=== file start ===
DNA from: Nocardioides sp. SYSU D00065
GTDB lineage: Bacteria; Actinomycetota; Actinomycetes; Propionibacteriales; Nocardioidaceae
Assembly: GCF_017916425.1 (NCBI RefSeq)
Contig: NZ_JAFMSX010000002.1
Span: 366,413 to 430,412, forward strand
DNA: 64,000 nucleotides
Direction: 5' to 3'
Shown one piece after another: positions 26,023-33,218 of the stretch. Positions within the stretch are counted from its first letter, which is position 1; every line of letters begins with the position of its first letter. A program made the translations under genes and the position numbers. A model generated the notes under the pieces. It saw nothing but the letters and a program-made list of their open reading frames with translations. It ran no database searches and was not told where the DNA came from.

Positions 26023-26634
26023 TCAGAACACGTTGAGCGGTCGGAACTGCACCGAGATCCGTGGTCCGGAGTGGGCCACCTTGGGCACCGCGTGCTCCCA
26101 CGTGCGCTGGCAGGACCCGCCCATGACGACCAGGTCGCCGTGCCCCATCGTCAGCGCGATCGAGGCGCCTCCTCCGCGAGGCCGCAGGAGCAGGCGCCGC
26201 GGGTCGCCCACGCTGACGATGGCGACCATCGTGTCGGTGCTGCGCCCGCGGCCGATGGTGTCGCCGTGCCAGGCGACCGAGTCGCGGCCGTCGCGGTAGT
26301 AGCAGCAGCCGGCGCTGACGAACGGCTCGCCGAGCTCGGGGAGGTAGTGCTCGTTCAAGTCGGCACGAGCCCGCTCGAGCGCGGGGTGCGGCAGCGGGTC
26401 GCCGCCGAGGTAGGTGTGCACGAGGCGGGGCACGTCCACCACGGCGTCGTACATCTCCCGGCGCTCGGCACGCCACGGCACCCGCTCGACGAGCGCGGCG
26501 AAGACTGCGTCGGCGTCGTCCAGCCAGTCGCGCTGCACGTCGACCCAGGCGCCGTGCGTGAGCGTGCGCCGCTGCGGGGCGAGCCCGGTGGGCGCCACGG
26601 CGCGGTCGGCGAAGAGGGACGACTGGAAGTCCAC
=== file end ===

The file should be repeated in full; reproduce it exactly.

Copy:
DNA from: Nocardioides sp. SYSU D00065
GTDB lineage: Bacteria; Actinomycetota; Actinomycetes; Propionibacteriales; Nocardioidaceae
Assembly: GCF_017916425.1 (NCBI RefSeq)
Contig: NZ_JAFMSX010000002.1
Span: 366,413 to 430,412, forward strand
DNA: 64,000 nucleotides
Direction: 5' to 3'
Shown one piece after another: positions 26,023-33,218 of the stretch. Positions within the stretch are counted from its first letter, which is position 1; every line of letters begins with the position of its first letter. A program made the translations under genes and the position numbers. A model generated the notes under the pieces. It saw nothing but the letters and a program-made list of their open reading frames with translations. It ran no database searches and was not told where the DNA came from.

Positions 26023-26634
26023 TCAGAACACGTTGAGCGGTCGGAACTGCACCGAGATCCGTGGTCCGGAGTGGGCCACCTTGGGCACCGCGTGCTCCCA
26101 CGTGCGCTGGCAGGACCCGCCCATGACGACCAGGTCGCCGTGCCCCATCGTCAGCGCGATCGAGGCGCCTCCTCCGCGAGGCCGCAGGAGCAGGCGCCGC
26201 GGGTCGCCCACGCTGACGATGGCGACCATCGTGTCGGTGCTGCGCCCGCGGCCGATGGTGTCGCCGTGCCAGGCGACCGAGTCGCGGCCGTCGCGGTAGT
26301 AGCAGCAGCCGGCGCTGACGAACGGCTCGCCGAGCTCGGGGAGGTAGTGCTCGTTCAAGTCGGCACGAGCCCGCTCGAGCGCGGGGTGCGGCAGCGGGTC
26401 GCCGCCGAGGTAGGTGTGCACGAGGCGGGGCACGTCCACCACGGCGTCGTACATCTCCCGGCGCTCGGCACGCCACGGCACCCGCTCGACGAGCGCGGCG
26501 AAGACTGCGTCGGCGTCGTCCAGCCAGTCGCGCTGCACGTCGACCCAGGCGCCGTGCGTGAGCGTGCGCCGCTGCGGGGCGAGCCCGGTGGGCGCCACGG
26601 CGCGGTCGGCGAAGAGGGACGACTGGAAGTCCAC